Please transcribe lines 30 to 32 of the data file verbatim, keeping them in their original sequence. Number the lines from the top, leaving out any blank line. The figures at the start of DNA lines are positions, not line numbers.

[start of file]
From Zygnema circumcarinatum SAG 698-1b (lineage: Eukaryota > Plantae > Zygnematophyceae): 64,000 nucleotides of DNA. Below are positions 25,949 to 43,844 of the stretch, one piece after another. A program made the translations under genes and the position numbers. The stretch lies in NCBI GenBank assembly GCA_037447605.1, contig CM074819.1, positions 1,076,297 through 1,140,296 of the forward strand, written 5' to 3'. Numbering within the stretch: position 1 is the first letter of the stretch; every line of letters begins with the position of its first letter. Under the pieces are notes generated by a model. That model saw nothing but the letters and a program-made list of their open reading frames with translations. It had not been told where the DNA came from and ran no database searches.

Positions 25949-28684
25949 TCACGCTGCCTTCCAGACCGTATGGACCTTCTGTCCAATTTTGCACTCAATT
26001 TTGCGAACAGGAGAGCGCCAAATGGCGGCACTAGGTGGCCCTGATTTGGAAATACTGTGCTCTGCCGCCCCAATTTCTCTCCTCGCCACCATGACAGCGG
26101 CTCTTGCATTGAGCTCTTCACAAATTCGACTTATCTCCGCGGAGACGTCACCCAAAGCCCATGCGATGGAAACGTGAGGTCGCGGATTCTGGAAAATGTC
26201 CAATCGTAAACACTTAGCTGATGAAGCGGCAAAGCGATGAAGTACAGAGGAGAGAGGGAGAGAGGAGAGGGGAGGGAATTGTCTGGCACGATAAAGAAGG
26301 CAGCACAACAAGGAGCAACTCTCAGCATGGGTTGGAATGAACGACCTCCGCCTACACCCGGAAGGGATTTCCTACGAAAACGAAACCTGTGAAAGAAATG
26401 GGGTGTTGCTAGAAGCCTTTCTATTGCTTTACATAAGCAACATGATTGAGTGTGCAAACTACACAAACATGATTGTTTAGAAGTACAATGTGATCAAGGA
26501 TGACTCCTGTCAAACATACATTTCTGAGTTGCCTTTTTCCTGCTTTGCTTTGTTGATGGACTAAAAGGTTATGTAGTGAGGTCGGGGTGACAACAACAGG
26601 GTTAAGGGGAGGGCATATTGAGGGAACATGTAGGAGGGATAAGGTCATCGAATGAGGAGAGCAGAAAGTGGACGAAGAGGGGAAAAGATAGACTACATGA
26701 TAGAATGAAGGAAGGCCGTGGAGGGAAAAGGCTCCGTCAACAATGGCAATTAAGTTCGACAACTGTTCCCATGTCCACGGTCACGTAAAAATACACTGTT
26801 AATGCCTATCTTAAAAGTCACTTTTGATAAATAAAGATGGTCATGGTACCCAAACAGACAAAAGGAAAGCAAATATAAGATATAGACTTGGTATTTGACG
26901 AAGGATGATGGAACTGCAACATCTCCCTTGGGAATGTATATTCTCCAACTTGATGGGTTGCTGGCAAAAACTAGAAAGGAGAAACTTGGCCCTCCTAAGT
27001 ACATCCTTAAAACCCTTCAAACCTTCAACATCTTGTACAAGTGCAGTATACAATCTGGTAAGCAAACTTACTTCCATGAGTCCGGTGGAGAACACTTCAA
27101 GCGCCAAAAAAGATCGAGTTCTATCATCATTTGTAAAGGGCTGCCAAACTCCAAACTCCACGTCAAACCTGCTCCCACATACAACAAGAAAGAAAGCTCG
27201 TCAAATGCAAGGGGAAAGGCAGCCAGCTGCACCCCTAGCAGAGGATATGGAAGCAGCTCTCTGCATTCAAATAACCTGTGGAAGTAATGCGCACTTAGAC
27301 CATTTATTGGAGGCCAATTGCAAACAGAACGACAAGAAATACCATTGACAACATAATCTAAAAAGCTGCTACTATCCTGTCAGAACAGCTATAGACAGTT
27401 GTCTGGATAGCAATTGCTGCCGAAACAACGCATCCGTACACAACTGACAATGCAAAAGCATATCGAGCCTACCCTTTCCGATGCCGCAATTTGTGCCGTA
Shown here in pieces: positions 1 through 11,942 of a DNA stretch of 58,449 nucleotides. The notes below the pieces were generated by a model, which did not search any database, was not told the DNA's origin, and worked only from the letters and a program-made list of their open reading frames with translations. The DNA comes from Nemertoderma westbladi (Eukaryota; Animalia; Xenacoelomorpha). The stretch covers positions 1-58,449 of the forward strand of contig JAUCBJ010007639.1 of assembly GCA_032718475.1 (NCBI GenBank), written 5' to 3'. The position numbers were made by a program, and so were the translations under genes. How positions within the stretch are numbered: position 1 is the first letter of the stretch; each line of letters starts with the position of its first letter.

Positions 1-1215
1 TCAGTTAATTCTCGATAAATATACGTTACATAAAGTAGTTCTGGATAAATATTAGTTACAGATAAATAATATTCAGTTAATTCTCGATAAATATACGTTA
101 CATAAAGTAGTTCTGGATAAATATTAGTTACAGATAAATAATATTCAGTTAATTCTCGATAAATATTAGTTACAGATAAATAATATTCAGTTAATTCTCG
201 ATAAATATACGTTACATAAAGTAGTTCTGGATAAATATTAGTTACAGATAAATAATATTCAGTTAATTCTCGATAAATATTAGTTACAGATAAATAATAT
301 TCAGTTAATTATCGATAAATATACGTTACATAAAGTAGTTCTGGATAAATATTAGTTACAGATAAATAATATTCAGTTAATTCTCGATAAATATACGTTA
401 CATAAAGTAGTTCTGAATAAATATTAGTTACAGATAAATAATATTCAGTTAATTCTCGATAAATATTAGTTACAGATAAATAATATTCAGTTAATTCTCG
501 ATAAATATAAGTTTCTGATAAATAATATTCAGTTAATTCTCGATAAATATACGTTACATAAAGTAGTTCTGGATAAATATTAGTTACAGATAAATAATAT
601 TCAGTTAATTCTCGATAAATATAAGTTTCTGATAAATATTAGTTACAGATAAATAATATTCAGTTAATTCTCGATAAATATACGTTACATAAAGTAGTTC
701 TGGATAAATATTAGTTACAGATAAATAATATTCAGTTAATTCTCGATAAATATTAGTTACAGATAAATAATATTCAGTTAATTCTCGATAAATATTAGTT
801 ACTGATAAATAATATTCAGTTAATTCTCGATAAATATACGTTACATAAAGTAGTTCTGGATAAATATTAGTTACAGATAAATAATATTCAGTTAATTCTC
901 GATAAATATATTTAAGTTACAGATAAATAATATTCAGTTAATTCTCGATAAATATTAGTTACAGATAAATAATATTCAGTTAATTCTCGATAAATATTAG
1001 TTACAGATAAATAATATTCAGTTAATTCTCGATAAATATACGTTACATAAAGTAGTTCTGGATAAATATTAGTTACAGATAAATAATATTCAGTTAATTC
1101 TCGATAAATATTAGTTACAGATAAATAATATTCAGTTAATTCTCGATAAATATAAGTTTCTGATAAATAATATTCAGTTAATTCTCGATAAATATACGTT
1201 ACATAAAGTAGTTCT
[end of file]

901 GATAAATATATTTAAGTTACAGATAAATAATATTCAGTTAATTCTCGATAAATATTAGTTACAGATAAATAATATTCAGTTAATTCTCGATAAATATTAG
1001 TTACAGATAAATAATATTCAGTTAATTCTCGATAAATATACGTTACATAAAGTAGTTCTGGATAAATATTAGTTACAGATAAATAATATTCAGTTAATTC
1101 TCGATAAATATTAGTTACAGATAAATAATATTCAGTTAATTCTCGATAAATATAAGTTTCTGATAAATAATATTCAGTTAATTCTCGATAAATATACGTT